As previously stated, a neurite growing in vivo is surrounded by thousands of extracellular signals which in turn can be modulated by hundreds of intracellular pathways. It is therefore not surprising that it is not yet understood what determines neurite fate in vivo. It is known that 60% of the time the first neurite that protrudes from the cell body will become the axon.[6] 30% of the time, a neurite not destined to become the axon protrudes from the cell body first. 10% of the time, the neurite that will become the axon protrudes from the cell body simultaneously with one or more other neurites.[6] It has been proposed that a minor neurite could extend outward until it touches an already developed axon of another neuron. At this point, the neurite will begin to differentiate into an axon. This is known as the touch and go model.[6] However, this model does not explain how the first axon developed.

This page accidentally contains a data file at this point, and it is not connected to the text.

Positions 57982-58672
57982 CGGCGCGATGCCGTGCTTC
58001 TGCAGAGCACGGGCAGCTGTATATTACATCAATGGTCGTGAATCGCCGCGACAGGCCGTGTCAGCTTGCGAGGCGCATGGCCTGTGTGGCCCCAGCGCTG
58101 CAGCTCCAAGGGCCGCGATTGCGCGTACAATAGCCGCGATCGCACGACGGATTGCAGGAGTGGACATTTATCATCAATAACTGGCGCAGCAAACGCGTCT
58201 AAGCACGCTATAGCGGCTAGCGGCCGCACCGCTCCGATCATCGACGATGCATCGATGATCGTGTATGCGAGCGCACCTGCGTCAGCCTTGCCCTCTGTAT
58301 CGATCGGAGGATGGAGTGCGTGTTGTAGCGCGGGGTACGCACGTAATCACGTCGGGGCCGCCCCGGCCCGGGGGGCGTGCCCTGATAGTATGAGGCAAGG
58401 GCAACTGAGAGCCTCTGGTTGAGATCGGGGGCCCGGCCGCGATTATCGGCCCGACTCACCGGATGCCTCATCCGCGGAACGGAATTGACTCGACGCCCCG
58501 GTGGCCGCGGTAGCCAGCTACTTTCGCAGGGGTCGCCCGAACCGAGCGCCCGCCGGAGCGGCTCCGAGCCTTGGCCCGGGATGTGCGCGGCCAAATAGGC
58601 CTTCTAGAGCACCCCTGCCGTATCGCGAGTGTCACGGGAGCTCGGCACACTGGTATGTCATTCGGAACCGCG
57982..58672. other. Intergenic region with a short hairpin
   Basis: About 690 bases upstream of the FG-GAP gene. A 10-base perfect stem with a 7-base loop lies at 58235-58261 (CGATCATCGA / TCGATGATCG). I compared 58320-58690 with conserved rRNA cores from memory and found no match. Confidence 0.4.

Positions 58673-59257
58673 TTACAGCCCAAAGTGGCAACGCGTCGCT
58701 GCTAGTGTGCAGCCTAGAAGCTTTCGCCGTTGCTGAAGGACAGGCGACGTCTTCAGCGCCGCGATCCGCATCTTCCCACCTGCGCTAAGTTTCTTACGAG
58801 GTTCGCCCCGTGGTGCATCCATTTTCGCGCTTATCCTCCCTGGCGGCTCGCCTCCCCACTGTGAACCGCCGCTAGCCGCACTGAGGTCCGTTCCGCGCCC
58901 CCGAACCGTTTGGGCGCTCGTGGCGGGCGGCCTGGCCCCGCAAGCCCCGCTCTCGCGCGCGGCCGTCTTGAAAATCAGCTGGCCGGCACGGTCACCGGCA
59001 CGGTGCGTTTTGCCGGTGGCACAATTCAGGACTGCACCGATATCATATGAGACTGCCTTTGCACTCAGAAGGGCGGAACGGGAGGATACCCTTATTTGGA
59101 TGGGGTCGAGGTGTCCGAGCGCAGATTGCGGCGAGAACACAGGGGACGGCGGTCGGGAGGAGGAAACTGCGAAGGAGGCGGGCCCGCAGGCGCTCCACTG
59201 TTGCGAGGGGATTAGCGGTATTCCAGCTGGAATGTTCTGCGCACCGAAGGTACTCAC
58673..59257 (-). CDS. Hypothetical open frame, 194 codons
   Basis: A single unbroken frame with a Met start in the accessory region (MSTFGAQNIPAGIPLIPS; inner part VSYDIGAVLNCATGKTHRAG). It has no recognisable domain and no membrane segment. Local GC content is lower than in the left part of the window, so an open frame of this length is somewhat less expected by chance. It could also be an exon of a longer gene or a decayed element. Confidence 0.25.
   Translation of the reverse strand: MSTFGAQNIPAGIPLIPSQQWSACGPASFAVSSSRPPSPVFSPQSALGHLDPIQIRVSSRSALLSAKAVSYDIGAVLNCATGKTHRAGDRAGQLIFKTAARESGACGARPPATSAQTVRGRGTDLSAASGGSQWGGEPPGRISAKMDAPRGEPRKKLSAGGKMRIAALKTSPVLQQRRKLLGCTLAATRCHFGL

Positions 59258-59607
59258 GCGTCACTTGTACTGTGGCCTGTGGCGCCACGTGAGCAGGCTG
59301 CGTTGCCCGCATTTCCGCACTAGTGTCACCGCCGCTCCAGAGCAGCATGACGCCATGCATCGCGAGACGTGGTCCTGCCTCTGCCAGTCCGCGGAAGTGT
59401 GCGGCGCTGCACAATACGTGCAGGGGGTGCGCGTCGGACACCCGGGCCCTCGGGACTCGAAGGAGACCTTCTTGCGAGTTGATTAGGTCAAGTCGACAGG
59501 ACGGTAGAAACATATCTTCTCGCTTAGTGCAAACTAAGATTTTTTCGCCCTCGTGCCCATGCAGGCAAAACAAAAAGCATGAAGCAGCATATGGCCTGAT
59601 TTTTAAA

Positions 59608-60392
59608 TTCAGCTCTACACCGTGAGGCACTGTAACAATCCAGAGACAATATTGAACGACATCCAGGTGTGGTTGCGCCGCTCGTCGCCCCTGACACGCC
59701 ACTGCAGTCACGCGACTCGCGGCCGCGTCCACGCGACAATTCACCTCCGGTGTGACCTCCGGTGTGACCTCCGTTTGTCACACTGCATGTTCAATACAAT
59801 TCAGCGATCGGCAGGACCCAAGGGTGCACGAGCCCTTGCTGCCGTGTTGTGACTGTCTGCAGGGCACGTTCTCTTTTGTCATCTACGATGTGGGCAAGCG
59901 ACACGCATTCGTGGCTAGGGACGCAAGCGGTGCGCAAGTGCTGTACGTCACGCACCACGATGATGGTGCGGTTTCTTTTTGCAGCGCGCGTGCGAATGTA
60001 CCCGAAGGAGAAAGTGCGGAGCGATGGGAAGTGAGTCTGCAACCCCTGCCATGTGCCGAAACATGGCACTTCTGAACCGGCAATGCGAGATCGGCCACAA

Whatever extracellular signals may be involved in inducing axon formation are transduced through at least 4 different pathways: the Rac-1 pathway, the Ras-mediated pathway, the cAMP-liver kinase B1 pathway, and the calcium/calmodulin-dependent protein kinase pathway.[6] A deficiency in any of these pathways would lead to the inability to develop a neuron.[6]